FINIA and others concerned with preserving natural integrity can learn important lessons by examining why so many of the wonderful heritage houses of Maryborough have been preserved, restored and protected without any conservation orders applying to them.
I grew up in Maryborough and spent the first half of my life there. I still love the place. This once prosperous river port city for decades escaped the development and re-development boom that has transformed most other Queensland regional centres. The result was that Maryborough was left with the best assemblage of vernacular architecture in the form of its wonderful and unique old ‘Queenslander’ wooden houses. However, these are difficult and expensive to upkeep: paint and deteriorating wood is costly and difficult to replace and renew. Thus, during the 1950s to 1970s many were destroyed, replaced or modified.
In the mid-1980s, Maryborough’s locals began to appreciate the heritage value of these unique buildings. Despite modern homes costing less and usually being better designed functionally, people were willing to pay a premium to be the proud possessors of a heritage home, all extra expenses included. The result is the lavishing of love and care on hundreds of homes that can’t be taken to vintage car rallies or even placed in any competition.
Now these houses are being lovingly cared for and renovated in their original style. Some wrecks, far from being destroyed, have been painstakingly restored with a passionate pride. This has been accomplished without any legal status being given to the houses. The National Trust hasn’t listed them, and most have no other preservation orders placed on them.
Maryborough thus demonstrates the major benefit of people having a greater appreciation of unique heritage value. The zeal to preserve displayed here is an interesting phenomenon of developing community pride as a basis for the better management of our heritage. While this example relates to our built heritage, it can easily be extended to protecting our natural heritage. Recall that community proprietorial response made oil-drilling on the Great Barrier Reef unthinkable, and an Australia-wide sense of ownership stopped the Tasmanian Government destroying the Tasmanian wilderness to generate hydro-electricity. The more people who take pride in and value our heritage, be it Maryborough’s heritage houses or the natural integrity of a unique asset such as World Heritage Fraser Island (K’gari), the more ‘watchdogs’ there will be out to protect it.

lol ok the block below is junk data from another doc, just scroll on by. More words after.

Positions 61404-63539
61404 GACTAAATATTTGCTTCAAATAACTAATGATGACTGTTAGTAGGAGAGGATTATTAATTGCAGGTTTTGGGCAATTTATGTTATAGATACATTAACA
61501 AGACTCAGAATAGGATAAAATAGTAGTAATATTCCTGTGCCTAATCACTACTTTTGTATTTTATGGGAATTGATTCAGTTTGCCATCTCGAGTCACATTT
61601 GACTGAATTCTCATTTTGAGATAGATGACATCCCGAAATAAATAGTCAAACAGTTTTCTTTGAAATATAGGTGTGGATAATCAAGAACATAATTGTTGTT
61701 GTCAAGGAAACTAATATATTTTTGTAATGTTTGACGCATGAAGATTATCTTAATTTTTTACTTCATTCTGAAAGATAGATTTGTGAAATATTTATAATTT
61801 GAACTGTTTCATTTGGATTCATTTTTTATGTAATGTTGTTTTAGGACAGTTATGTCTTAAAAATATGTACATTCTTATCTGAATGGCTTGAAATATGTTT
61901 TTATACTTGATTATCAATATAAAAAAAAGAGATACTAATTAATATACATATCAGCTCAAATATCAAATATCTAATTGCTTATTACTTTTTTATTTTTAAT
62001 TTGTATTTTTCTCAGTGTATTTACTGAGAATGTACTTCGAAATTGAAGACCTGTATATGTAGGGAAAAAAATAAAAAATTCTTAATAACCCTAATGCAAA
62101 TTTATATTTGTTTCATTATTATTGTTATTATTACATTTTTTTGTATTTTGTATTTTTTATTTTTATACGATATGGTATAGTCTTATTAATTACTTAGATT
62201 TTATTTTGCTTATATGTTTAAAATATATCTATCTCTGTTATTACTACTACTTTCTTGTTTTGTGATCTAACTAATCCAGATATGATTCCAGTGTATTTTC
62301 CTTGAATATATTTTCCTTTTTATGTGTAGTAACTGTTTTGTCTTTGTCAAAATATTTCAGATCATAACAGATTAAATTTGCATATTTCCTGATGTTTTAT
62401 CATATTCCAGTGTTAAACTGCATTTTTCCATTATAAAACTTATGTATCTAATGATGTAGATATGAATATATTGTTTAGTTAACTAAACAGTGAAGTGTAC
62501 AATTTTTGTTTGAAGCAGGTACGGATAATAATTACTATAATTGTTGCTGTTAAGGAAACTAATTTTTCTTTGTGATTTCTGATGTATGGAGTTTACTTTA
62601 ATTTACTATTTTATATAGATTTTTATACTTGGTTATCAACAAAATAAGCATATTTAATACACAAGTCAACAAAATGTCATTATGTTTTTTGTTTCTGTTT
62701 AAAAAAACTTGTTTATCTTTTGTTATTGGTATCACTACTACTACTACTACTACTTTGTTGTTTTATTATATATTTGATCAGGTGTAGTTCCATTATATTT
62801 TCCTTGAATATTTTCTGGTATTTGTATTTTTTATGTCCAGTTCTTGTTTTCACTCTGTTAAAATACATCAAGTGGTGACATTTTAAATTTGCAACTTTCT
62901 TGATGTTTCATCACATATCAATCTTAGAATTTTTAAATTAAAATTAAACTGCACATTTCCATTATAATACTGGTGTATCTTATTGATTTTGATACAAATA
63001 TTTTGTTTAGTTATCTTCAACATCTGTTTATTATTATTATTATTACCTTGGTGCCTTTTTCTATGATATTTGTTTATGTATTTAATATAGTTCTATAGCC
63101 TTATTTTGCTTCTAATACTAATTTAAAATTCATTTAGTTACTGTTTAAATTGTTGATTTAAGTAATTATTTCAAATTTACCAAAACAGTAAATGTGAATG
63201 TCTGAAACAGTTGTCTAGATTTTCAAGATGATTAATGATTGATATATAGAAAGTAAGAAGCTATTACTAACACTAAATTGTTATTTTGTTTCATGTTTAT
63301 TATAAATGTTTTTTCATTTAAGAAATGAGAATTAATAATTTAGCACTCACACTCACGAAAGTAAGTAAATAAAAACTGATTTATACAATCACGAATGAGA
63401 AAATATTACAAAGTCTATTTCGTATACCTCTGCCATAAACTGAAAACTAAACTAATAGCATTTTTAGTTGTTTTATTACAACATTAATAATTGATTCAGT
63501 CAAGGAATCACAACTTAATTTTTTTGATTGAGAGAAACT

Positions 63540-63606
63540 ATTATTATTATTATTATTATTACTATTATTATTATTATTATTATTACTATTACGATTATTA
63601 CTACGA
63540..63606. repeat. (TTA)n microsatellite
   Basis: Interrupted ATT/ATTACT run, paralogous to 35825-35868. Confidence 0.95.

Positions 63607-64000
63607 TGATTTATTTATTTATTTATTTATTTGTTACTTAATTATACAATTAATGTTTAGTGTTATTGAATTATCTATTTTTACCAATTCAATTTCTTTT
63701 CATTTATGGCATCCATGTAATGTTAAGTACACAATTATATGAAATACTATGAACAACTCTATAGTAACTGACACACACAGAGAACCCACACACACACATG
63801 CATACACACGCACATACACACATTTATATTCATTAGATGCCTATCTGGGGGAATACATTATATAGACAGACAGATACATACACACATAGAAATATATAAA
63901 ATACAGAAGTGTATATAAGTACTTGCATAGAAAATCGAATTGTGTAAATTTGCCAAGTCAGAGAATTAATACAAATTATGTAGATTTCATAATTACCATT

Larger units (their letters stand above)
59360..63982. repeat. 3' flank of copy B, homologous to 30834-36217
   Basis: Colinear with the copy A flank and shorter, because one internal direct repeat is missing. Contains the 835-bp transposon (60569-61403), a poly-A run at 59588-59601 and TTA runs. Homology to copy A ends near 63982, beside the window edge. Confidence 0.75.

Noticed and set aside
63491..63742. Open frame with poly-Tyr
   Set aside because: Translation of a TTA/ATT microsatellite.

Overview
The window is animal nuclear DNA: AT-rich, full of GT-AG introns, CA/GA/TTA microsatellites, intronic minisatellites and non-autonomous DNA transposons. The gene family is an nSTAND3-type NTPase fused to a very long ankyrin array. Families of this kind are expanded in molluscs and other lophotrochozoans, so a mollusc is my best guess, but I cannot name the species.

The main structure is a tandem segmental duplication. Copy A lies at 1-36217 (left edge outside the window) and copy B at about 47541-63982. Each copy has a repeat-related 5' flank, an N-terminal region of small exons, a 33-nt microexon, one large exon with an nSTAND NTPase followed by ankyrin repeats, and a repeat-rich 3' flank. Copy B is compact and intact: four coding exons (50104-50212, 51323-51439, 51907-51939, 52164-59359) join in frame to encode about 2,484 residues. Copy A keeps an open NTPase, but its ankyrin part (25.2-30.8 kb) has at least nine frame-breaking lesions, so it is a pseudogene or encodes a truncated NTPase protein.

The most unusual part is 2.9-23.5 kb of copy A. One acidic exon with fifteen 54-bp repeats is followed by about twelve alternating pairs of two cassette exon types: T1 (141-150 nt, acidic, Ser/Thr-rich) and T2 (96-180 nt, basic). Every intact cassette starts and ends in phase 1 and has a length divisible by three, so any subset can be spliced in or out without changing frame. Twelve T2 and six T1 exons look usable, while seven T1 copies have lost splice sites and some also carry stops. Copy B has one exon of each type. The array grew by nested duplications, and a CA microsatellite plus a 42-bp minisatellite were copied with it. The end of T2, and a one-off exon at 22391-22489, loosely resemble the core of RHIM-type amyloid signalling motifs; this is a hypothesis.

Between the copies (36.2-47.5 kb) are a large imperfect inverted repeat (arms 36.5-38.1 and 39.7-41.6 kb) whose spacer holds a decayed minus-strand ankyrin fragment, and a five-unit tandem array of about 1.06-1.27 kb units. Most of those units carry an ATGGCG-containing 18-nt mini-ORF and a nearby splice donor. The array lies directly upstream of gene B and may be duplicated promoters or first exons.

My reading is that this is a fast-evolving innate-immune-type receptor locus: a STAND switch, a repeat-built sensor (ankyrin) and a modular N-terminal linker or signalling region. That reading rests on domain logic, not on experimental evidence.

For K’gari, if more people can be brought to appreciate the island’s natural values, this will increase the numbers prepared to act to preserve and/or restore its natural integrity. It boils down to a matter of pride. Thus, the greatest value of World Heritage status isn’t the additional legal layer of protection added by the Commonwealth assuming some responsibilities, but more particularly the layer of protection that comes from a public that recognises in the status the site’s unique heritage value.
One of FINIA’s challenges is to engender in the public a pride and passion for K’gari similar to that of Maryborough home owners for their heritage houses. A visitor centre where people can learn about K’gari’s natural values would go a long way towards achieving this. This explains why FIDO so passionately wants to see an impressive visitor centre created for Fraser Island and Great Sandy Strait sooner rather than later.
John Sinclair (AO), FIDO